Lawrence Washington was born, therefore, about the year 1602. He
appears to have entered at Brasenose College as early as 1619, but he did not sign the Subscription Book until November, 1621, under which date his name also appears in the general matriculation register, in connection with thirty-five others—an extraordinary number, and indicating that from some cause this ceremony had hitherto been neglected. He took his B. A. degree in 1623, and became Fellow of Brasenose about 1624. He is recorded as serving the office of lector, then the principal educational office in the college, from 1627 to 1632 inclusive. On the 26th of August, 1631, he became one of the proctors of the university, filling a vacancy that had occurred by the deprivation of his predecessor by royal warrant. On the 14th of March, 1632–3, he was presented to the then very valuable living of Purleigh, in Essex, and resigned his fellowship. The records of a suit in Chancery, preserved at the Rolls Office, perfectly identify the rector of Purleigh with the fellow of Brasenose and the proctor of the university. He continued at Purleigh until the year 1643, when, according to Newcourt, he was "ejected by sequestration for his loyalty in the late rebellion of 1642," and had the honor of being pilloried in the infamous “Century." Walker states that he “was afterwards permitted to have and continue upon a Living in these parts ; but it was such a poor and miserable one that it was always with difficulty that any one was persuaded to accept of it.” The writer has been unable to ascertain the living
mentioned; but it is to be hoped that some further trace of him may yet be discovered in the neighborhood of Purleigh, where, putting the usual construction upon Walker's language, he continued in his profession of a clergyman after the Restoration, and consequently some years after the date of his namesake's emigration to Virginia.
We are now prepared to test the question of identity first raised.
Referring again to the facts that the John and Lawrence Washington of the Northamptonshire pedigree were respectively at least sixty-two and fifty-five years of age in 1657, the date of the emigration, and that both of the real emigrants remarried and had issue in Virginiafacts, almost, if not quite, sufficient in themselves to settle the question without further dispute, especially as the evidences in the will of Lawrence of Virginia indicate that he was probably under thirty years of age at the time of his emigration-we may safely leave the issue to the effect of either of the following propositions :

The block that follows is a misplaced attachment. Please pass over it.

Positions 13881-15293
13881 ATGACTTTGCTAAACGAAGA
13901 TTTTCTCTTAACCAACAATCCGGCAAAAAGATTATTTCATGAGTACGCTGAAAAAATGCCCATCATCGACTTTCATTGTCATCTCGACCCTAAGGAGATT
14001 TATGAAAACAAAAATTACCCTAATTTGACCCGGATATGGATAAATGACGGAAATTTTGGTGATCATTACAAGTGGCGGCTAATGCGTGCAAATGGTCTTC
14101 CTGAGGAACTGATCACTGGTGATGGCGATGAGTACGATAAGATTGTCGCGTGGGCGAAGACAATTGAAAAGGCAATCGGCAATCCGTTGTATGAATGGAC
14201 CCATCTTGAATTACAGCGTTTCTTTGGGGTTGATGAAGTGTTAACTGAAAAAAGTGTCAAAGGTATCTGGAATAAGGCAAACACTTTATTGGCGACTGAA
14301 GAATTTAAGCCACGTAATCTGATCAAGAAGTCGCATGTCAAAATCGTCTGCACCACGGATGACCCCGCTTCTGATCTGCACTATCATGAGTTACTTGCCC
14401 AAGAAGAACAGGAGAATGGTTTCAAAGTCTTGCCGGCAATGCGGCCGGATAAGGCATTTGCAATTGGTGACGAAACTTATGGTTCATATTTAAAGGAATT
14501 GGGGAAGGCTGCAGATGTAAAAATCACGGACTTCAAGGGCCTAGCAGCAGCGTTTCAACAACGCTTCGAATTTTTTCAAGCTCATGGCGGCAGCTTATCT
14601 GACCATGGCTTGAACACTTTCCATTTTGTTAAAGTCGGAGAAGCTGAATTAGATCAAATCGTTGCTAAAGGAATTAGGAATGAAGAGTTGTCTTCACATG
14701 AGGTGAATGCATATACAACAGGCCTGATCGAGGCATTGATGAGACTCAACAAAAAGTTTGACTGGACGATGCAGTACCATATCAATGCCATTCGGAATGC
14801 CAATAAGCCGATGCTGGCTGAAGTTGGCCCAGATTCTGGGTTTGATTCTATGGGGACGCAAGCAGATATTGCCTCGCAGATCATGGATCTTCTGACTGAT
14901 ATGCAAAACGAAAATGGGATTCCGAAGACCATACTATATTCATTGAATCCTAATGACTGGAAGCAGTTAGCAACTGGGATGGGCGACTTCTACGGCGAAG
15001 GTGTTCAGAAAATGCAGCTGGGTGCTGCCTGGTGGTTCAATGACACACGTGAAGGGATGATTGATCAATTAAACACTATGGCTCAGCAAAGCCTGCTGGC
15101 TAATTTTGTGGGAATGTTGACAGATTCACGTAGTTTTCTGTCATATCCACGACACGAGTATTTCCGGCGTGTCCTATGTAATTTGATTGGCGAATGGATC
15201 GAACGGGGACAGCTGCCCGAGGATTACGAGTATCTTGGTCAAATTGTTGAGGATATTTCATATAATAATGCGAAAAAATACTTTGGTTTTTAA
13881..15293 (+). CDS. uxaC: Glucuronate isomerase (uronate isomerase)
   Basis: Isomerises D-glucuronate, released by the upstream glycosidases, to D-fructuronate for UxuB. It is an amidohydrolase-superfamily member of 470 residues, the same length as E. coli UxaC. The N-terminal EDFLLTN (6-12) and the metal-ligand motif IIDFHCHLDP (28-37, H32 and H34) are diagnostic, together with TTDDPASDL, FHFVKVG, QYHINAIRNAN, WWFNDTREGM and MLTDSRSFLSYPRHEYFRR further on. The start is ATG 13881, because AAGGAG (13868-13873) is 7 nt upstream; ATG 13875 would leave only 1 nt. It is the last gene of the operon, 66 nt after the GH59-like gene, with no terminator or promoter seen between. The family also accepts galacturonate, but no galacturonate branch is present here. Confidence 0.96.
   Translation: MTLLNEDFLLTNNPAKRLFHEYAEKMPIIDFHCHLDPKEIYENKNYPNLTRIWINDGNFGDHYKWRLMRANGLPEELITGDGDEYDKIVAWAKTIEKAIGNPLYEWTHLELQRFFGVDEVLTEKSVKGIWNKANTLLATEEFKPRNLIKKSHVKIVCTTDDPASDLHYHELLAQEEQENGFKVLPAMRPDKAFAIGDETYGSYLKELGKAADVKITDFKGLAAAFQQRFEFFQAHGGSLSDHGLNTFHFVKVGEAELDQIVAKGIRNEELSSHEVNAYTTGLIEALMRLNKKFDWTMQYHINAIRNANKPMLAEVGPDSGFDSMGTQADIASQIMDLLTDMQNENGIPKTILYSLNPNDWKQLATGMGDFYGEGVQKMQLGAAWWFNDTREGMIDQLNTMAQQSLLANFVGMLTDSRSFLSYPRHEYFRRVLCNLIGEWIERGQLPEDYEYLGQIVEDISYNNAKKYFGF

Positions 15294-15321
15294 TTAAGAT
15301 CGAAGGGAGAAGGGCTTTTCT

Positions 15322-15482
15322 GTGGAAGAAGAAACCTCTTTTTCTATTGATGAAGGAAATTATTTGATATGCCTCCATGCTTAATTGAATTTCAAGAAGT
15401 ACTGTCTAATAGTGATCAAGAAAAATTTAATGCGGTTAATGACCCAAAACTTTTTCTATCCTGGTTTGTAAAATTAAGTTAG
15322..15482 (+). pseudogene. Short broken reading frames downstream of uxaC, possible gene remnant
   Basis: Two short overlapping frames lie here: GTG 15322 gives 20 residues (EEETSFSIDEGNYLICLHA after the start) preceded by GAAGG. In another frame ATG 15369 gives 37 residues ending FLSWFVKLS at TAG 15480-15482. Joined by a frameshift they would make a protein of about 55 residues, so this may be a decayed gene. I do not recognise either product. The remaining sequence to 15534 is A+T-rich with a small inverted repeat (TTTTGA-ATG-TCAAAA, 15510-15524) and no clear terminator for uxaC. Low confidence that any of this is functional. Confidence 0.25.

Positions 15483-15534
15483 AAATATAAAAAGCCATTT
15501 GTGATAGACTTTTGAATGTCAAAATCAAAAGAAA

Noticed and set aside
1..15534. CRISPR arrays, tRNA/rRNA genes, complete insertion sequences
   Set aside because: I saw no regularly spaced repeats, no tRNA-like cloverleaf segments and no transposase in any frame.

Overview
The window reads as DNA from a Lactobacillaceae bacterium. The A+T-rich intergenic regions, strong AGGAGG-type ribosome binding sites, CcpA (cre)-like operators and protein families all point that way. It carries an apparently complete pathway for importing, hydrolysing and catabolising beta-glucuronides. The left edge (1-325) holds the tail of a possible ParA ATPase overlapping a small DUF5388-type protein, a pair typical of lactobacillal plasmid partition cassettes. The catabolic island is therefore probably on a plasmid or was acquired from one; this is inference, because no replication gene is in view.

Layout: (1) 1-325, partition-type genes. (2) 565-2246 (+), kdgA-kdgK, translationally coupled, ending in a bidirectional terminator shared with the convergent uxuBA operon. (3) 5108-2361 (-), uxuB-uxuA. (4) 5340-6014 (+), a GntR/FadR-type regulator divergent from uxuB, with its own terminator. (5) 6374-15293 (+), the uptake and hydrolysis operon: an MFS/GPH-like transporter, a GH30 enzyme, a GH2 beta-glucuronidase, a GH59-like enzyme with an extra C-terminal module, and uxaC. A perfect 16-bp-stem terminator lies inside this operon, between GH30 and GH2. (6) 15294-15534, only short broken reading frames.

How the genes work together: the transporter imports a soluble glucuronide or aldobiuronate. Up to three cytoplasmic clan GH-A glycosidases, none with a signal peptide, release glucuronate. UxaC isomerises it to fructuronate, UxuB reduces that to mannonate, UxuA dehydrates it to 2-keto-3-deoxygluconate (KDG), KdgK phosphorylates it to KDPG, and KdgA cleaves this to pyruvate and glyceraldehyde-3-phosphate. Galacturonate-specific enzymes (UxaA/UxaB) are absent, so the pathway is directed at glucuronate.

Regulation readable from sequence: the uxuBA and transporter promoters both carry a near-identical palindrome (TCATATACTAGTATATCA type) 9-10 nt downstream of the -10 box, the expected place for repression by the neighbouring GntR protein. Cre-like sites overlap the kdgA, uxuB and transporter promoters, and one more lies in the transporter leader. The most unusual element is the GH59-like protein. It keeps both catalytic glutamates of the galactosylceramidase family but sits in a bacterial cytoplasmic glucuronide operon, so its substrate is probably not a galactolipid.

First. John Washington of Sulgrave and Brington was knighted, and became Sir John, while his brother Lawrence was a clergyman of the Established Church. If they were the Virginia emigrants the one must have abandoned his knighthood, and the other rejected his surplice and bands, for both were never known in Virginia except as “ Esquires,” or “Gentlemen,” and by the latter appellation they described themselves in their wills. For either of these rejections there could have been no possible cause, as Virginia was then a loyal colony, and her established religion that of the mother country.
Secondly: Sir John Washington had at least two wives. The first, named Mary, was buried at Islip, in Northamptonshire, wuile the name of his widow was Dorothy, and she was buried at Fordham in Cambridgeshire. John Washington, gentleman, the Virginia emigrant, states distinctly in his will, dated the 27th of September, 1675, that he brought his first wife from England with him, that she died in Virginia, and was buried with two children on bis own plantation, and that his second wife's name was Anne, whom he appointed his executrix.
It is clear, therefore, that if John Washington, son of Lawrence and Margaret of Sulgrave, was identical with Sir John Washington of Thrapston, knight, he could not have been the emigrant to Virginia in 1657 ; and, as there cannot be the slightest doubt upon that point, the assumption of Sir Isaac Heard and Mr. Baker unquestionably falls to the ground.
On a future occasion the writer proposes to review the Washington pedigree more at large, and to present other more reasonable theories as to the true ancestry of the American President. He has accumulated a large amount of information from almost every source accessible to him, and believes that it embraces the real history of the family ; but he yet lacks the positive clue that would solve the mystery, and enable him to reduce the chaotic material to order. He will be very grateful for even the most apparently trifling note concerning the name which may be transmitted to him.*
Any communications may be addressed to the care of W. H. Whitmore, Boston, or John Gough Nichols, Esq., London, Eng.